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I have a file with several strings that come from an HTML formated text, so they have some HTML sequences that doesn't look good in a console interface. Here's an example:


The thing I'm trying is to remove everything between & and ; so the text is readable again, like the following:


I'm actually trying to use sed to remove the extra characters:

sed 's#&*;##g' <file>

The problem is that it only removes the ; from the text strings.

The question then is, how should the regex expresion be coded in order to remove the extra chain: &#[1-9]+;

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up vote 1 down vote accepted

Your regexp

sed 's#&*;##g' <file>

does not do what you think it does. The * character is a multiplier that says that the preceding character is repeated 0 or more times. The previous character is &, so this would match e.g. &&&; and ; (& is written 0 times before ;! This is what is matching in your test cases) but not what you want in this case.

You need to specify "any character" before the multiplier, which is represented by a single dot, ..

$ echo 'Text&#58;3' | sed 's#&.*;##g'

That was the first problem. The second is the concept of so called "greedy" matching: sed will see the first & and then try to match the largest string it can. If you have several HTML entities on a single line, this would be a problem since:

$ echo 'Text&#58;3 and some more text &aring; and end' | sed 's#&.*;##g'
Text and end

If you want to see a fix in the sed context, you could look for the ending character of the entity by matching any number of "not ;" before a closing ; by doing:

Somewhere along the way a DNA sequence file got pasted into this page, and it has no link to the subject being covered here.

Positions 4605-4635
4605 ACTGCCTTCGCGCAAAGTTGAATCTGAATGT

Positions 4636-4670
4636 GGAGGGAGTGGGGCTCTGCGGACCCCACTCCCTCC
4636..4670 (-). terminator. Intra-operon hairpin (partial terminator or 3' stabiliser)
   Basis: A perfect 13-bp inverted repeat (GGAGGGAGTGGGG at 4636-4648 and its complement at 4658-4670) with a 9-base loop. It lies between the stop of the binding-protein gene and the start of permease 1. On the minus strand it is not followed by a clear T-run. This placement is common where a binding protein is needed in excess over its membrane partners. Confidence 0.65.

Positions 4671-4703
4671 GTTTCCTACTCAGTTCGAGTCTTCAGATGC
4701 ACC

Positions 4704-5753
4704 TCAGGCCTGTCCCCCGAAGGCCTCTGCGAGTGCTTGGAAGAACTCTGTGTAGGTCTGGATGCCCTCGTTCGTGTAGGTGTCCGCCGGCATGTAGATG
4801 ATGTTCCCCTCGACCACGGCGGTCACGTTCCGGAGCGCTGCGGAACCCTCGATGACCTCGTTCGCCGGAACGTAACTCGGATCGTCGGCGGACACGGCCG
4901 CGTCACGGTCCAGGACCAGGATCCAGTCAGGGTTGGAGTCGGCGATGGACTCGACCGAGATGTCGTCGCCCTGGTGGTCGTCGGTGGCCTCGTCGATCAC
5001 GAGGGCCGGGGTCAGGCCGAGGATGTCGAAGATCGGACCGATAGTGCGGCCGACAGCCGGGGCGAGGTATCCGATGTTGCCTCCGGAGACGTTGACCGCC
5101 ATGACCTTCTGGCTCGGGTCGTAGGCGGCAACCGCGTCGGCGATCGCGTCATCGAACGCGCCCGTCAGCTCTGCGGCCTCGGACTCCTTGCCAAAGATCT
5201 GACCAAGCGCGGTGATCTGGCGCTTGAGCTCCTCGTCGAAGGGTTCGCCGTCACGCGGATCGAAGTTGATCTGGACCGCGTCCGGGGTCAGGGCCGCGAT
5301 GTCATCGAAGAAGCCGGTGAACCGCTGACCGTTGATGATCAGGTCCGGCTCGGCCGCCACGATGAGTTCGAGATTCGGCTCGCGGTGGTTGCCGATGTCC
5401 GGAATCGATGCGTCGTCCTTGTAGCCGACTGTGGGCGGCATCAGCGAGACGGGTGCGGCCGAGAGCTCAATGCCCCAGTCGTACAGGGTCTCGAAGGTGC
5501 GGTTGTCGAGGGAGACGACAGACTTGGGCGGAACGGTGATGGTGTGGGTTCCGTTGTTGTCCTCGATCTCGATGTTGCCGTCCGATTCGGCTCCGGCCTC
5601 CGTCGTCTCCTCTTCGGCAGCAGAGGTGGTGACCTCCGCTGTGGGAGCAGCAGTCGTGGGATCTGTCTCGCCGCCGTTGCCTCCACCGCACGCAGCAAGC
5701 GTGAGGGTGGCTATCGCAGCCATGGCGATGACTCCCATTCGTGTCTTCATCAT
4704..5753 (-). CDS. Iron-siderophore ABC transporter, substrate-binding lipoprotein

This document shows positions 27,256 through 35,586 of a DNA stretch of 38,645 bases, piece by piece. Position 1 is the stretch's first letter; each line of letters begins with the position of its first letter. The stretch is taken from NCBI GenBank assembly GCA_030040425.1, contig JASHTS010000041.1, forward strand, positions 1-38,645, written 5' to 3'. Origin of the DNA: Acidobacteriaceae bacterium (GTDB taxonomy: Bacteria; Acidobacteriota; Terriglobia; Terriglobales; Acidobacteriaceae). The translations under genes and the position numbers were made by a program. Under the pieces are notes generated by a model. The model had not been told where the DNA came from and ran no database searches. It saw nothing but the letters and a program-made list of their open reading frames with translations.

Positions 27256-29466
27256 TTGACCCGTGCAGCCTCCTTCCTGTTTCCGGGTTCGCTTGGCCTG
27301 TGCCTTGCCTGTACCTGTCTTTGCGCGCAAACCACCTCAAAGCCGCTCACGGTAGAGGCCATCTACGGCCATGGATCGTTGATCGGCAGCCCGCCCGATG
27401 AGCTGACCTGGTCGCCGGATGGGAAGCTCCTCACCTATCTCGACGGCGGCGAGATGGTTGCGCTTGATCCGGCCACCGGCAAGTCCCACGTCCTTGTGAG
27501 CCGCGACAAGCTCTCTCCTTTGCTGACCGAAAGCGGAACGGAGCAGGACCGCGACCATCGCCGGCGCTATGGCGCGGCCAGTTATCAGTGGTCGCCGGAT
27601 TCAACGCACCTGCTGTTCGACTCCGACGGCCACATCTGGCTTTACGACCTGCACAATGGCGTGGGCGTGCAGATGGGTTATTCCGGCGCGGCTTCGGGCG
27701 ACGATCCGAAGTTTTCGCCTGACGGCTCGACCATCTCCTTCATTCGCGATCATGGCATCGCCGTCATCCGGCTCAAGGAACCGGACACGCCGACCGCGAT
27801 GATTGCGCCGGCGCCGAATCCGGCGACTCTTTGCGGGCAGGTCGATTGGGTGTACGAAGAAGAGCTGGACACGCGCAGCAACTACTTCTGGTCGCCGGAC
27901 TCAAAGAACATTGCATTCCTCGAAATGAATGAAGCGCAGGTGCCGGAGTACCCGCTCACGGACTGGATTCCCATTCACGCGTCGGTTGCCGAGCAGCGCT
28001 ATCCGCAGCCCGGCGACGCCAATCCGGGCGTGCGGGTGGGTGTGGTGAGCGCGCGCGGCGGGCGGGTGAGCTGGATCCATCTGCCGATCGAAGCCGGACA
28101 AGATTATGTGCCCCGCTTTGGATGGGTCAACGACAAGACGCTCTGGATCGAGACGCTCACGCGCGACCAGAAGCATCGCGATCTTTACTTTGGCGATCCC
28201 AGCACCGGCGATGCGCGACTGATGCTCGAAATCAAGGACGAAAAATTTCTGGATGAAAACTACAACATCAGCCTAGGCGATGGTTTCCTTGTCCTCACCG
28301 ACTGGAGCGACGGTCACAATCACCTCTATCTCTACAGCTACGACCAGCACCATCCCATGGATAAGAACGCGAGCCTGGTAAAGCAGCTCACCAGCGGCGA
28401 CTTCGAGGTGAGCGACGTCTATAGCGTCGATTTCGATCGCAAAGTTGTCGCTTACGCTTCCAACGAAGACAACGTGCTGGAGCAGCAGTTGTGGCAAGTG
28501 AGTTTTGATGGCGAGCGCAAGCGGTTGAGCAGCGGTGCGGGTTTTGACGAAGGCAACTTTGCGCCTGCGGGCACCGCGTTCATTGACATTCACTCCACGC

$ echo 'Text&#58;3 and some more text &aring; and end' | sed 's#&[^;]*;##g'
Text3 and some more text  and end

You will still have problems with legitimate uses of the ampersand sign (&) in the text (well, &amp; is the real "legitimate" use, but the real world is not always as parsable as the ideal one) and matching too much, but this explains why sed is behaving the way it does.

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sed 's#&[^;]*;##g' works flawlessly. – Peter Jan 12 '13 at 14:31
@Peter: Good to hear! Note though as I said: if you have a stray single & in a line, the pattern might clear too much. If the input is well behaved, it won't be a problem. If not: more rigor is needed in the pattern, and quickly sed's limits would make themselves known and other tools would be preferred. – Daniel Andersson Jan 12 '13 at 15:37

Is not it better to replace the codes with the actual characters?

echo 'Text1&#8482;
Text&#58;3' | perl -C -pe 's/&#([^;]*)/chr$1/eg'


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